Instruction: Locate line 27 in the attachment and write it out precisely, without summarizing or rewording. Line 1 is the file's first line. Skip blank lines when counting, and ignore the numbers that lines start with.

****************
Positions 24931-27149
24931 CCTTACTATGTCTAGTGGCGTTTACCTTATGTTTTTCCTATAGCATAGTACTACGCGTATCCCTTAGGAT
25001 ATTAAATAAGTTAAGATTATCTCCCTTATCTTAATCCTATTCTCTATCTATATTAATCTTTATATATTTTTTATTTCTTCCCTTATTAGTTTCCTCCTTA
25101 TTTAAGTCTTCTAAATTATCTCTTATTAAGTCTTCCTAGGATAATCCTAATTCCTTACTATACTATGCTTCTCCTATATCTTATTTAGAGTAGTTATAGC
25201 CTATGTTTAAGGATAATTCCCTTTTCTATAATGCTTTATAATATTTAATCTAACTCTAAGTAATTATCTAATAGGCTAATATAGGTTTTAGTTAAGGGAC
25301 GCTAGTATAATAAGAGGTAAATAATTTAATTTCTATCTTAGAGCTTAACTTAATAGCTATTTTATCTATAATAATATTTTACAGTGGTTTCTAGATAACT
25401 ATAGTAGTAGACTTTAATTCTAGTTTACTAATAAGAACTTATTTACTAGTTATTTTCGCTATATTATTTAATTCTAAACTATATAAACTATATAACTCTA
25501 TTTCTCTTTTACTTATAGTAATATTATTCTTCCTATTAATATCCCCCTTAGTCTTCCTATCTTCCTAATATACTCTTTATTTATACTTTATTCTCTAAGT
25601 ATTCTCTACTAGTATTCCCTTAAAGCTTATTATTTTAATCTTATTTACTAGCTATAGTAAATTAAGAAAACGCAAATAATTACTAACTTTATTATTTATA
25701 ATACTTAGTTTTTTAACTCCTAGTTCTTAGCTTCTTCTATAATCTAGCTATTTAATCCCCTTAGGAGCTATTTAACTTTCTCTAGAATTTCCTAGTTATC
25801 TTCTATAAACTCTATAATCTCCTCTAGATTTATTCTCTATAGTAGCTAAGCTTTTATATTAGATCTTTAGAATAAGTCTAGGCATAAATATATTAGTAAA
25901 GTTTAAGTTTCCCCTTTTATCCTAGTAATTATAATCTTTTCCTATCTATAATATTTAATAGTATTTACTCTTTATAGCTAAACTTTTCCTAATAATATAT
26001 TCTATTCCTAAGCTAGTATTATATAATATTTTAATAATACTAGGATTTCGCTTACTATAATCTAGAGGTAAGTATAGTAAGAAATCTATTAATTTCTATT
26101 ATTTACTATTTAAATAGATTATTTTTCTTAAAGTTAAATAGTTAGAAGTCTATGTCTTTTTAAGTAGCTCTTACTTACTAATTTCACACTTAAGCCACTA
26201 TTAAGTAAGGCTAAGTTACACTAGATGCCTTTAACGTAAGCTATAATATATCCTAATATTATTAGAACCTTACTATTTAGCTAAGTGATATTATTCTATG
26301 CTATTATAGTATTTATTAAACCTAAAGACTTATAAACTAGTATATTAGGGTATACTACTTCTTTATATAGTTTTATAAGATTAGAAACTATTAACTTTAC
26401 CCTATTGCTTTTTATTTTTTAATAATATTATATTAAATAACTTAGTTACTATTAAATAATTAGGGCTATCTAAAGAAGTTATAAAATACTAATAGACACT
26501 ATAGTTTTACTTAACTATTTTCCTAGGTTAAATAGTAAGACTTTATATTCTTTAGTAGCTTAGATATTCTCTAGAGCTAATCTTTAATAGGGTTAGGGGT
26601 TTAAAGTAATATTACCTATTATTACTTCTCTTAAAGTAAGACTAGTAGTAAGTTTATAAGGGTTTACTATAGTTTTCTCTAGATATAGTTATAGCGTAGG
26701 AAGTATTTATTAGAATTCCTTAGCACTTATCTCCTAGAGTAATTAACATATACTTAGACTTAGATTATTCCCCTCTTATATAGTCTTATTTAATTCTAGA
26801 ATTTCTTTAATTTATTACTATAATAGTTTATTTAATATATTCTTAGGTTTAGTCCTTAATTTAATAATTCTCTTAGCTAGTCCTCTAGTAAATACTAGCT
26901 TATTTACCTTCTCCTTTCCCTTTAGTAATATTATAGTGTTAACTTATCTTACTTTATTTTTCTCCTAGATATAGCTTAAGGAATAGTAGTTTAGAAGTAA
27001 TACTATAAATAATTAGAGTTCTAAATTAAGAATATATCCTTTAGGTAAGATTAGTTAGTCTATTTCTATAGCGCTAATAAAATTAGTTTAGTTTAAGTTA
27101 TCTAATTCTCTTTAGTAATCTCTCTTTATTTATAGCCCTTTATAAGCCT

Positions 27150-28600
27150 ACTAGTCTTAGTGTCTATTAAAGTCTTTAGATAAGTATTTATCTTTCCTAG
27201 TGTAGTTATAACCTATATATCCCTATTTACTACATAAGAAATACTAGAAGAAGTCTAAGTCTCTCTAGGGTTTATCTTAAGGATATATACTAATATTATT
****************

27201 TGTAGTTATAACCTATATATCCCTATTTACTACATAAGAAATACTAGAAGAAGTCTAAGTCTCTCTAGGGTTTATCTTAAGGATATATACTAATATTATT